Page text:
A general psychiatric evaluation takes at least an hour to complete, and often involves multiple sessions. The complexity of the mental health problem that is present and a patient’s willingness and/or ability to cooperate with the mental health professional largely determine how long it will take to complete the evaluation.

An emergency evaluation is performed when the patient has thoughts or feelings that are intolerable, or when the patient displays harmful behavior that requires a prompt response. Examples include violent or self-destructive behavior, threats to others or oneself, failure to care for oneself, deteriorating mental status, bizarre or confused behavior or intense feelings of distress.

During an emergency evaluation, a psychiatrist or other mental health professional tries to determine what is causing the emergency and to identify diagnostic possibilities. In addition, there is an attempt to identify social, environmental and cultural factors that may impact treatment decisions and to develop a plan for both immediate and follow-up treatment based on the patient’s ability and willingness to cooperate.

Emergency evaluations vary greatly in length, but are usually brief and symptom-specific. In general, patients who will not be hospitalized require longer emergency evaluations than those who will receive follow-up assessment in a hospital setting.

A psychiatric consultation is an assessment requested by another health professional, the patient, a family member or others as a means of helping diagnose, treat or manage a patient with a suspected mental disorder or behavioral problem. In some cases, a clinical consultation is comprehensive whereas in others, the focus may be narrowed. An example of the latter is an assessment to determine the best medication for treating a patient’s condition.

Psychiatric consultations are performed much in the same way as a general psychiatric evaluation. The information gleaned from these consultations may result in a diagnosis, treatment advice or a recommendation for change in a treatment plan.

Psychiatric evaluations may be performed in either an inpatient (hospital) or an outpatient setting. Each type of evaluation has its advantages. Inpatient evaluations tend to be more intense, with more frequent interviews and access to laboratory services. They also typically involve numerous mental health professionals and health professionals from other fields. In addition, the psychiatrist has the opportunity to more closely observe the patient in an inpatient setting. Outpatient evaluations tend to be shorter, offer the patient greater autonomy and give the mental health professional an opportunity to monitor the patient over a longer period of time. The involvement of family or significant others can help close some of the gaps in a provider’s knowledge about the patient’s condition that may otherwise be obtained through more intense observation in an inpatient setting.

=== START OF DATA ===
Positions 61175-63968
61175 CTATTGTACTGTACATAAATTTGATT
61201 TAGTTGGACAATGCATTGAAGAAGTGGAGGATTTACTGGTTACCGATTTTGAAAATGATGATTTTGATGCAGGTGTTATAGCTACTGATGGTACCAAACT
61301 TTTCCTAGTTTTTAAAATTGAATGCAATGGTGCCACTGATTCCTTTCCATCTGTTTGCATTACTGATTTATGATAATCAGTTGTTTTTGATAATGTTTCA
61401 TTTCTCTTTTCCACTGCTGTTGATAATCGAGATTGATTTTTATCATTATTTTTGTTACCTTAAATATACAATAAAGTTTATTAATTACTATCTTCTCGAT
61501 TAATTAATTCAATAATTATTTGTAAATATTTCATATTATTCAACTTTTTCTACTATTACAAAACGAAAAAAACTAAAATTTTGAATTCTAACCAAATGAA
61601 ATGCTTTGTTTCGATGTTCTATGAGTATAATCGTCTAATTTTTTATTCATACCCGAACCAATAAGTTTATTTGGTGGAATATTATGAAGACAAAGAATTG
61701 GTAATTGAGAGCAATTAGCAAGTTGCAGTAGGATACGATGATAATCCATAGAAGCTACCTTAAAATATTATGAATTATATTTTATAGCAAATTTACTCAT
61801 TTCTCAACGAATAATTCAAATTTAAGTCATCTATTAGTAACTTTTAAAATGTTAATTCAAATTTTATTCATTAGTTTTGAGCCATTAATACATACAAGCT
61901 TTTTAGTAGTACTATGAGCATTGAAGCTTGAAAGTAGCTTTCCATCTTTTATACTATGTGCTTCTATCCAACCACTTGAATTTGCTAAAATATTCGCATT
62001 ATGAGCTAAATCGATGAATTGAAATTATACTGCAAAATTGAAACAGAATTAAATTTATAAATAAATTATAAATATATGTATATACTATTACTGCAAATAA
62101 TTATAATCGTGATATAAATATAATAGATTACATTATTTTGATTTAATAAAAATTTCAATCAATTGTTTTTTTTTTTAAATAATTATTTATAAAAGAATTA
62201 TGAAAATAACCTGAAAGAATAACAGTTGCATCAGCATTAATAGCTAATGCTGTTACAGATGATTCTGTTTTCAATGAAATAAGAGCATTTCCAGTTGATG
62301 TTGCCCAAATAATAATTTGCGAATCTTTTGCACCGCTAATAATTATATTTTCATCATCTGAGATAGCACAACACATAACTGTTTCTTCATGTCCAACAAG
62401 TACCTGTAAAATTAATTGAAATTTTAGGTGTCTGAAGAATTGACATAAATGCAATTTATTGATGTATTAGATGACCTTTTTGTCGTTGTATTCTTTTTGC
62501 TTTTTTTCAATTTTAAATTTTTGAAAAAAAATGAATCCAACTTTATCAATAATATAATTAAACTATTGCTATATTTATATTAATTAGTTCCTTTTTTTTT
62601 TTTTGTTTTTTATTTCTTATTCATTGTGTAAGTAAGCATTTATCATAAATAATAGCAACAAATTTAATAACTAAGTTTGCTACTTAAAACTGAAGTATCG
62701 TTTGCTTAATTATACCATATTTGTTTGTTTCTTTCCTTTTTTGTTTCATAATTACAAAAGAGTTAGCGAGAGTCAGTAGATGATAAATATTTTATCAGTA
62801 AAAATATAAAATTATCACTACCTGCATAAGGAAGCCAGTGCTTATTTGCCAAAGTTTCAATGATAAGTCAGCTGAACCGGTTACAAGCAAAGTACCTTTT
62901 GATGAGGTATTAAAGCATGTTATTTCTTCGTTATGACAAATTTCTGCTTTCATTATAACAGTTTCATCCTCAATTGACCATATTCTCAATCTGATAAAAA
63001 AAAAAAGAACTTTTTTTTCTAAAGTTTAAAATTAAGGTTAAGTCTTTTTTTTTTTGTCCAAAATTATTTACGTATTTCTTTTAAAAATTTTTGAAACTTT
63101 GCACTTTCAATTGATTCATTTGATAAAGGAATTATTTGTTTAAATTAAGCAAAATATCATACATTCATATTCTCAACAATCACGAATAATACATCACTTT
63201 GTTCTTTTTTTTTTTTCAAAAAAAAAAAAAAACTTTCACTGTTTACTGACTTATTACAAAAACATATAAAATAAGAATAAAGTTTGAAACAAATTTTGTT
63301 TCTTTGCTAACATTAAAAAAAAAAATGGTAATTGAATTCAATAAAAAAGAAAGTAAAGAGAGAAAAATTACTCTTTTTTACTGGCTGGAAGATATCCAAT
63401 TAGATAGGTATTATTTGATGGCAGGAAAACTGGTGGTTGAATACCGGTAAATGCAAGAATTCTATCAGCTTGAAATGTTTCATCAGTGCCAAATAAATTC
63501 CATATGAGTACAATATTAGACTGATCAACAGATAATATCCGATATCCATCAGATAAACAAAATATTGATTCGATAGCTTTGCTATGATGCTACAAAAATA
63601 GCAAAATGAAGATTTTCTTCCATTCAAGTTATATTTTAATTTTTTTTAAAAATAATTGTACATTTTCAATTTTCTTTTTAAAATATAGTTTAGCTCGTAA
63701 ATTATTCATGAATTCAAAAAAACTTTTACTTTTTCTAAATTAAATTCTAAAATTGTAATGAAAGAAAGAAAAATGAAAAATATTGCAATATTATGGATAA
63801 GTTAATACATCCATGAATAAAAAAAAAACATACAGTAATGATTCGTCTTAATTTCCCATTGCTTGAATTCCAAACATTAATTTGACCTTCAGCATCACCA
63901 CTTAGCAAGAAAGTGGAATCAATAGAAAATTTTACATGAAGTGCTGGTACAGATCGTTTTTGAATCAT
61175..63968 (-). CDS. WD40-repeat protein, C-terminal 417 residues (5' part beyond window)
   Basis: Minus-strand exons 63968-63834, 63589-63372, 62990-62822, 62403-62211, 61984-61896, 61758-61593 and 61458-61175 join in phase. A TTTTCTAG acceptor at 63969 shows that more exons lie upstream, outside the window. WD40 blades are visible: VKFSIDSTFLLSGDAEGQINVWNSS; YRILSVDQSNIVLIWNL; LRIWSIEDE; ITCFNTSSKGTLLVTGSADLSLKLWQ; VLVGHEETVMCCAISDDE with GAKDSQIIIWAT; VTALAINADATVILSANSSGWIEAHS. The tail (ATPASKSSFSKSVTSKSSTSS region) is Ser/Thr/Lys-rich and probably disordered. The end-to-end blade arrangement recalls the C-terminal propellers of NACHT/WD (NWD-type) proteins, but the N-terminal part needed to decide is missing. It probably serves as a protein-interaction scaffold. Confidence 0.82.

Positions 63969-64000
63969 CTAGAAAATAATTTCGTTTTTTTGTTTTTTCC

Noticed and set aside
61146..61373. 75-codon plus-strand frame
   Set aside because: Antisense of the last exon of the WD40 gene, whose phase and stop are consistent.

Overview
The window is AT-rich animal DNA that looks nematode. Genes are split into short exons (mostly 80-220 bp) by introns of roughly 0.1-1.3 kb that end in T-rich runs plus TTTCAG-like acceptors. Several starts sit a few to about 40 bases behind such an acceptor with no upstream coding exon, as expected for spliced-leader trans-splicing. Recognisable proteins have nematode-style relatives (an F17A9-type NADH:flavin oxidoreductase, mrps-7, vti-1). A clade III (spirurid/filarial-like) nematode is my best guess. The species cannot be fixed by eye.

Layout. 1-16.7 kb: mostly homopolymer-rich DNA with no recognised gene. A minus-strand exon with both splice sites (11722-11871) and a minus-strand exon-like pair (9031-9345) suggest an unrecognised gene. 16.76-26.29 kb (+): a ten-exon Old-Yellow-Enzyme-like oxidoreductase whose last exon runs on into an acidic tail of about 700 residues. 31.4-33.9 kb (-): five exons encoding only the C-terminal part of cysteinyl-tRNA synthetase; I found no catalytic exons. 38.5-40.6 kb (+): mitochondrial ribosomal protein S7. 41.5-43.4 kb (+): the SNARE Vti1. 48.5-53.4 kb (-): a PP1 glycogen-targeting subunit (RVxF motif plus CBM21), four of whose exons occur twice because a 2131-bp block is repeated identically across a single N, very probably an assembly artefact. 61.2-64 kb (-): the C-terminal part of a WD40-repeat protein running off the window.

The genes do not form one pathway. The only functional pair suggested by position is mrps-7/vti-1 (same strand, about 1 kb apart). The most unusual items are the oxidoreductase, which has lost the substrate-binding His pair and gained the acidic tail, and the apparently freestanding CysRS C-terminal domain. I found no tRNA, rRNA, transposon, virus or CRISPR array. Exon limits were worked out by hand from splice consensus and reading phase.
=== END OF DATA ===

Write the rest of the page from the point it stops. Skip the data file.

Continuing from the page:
Questions for your doctor

Preparing questions in advance can help patients to have more meaningful discussions with their physicians regarding their conditions. Patients may wish to ask their doctor the following questions related to psychiatric evaluations:

  1. Why are you recommending a psychiatric evaluation?
  2. Can you recommend a psychiatrist or other mental health professional to perform the evaluation?
  3. Where will the evaluation be performed? How long will it take?
  4. What types of questions will I be asked? What type of information will the psychiatrist seek to uncover?
  5. Are there different types of psychiatric evaluations? In which type will I participate?
  6. How many psychiatric evaluations will I require?
  7. What happens after I have a psychiatric evaluation?
  8. I am concerned about the stigma of having a psychiatric evaluation? Is there some other way of determining if I have a problem?
  9. Will anything be done without my consent during or after the psychiatric evaluation?
  10. Who will have access to the records of my psychiatric evaluation?